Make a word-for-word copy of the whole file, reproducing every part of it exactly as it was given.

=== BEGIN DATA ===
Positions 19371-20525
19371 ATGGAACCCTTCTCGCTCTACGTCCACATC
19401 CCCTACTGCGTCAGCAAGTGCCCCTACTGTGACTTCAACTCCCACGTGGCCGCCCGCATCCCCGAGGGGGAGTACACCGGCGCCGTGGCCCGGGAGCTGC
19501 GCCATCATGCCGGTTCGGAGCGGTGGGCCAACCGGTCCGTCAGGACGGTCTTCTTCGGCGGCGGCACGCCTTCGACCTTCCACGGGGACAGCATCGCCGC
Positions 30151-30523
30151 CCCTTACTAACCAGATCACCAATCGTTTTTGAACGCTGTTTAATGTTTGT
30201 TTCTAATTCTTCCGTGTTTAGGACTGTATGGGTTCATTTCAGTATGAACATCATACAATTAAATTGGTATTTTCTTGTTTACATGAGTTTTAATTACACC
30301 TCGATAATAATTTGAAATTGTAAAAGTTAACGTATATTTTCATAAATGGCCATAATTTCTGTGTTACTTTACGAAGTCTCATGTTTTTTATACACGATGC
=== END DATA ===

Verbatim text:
Positions 19371-20525
19371 ATGGAACCCTTCTCGCTCTACGTCCACATC
19401 CCCTACTGCGTCAGCAAGTGCCCCTACTGTGACTTCAACTCCCACGTGGCCGCCCGCATCCCCGAGGGGGAGTACACCGGCGCCGTGGCCCGGGAGCTGC
19501 GCCATCATGCCGGTTCGGAGCGGTGGGCCAACCGGTCCGTCAGGACGGTCTTCTTCGGCGGCGGCACGCCTTCGACCTTCCACGGGGACAGCATCGCCGC
Positions 30151-30523
30151 CCCTTACTAACCAGATCACCAATCGTTTTTGAACGCTGTTTAATGTTTGT
30201 TTCTAATTCTTCCGTGTTTAGGACTGTATGGGTTCATTTCAGTATGAACATCATACAATTAAATTGGTATTTTCTTGTTTACATGAGTTTTAATTACACC
30301 TCGATAATAATTTGAAATTGTAAAAGTTAACGTATATTTTCATAAATGGCCATAATTTCTGTGTTACTTTACGAAGTCTCATGTTTTTTATACACGATGC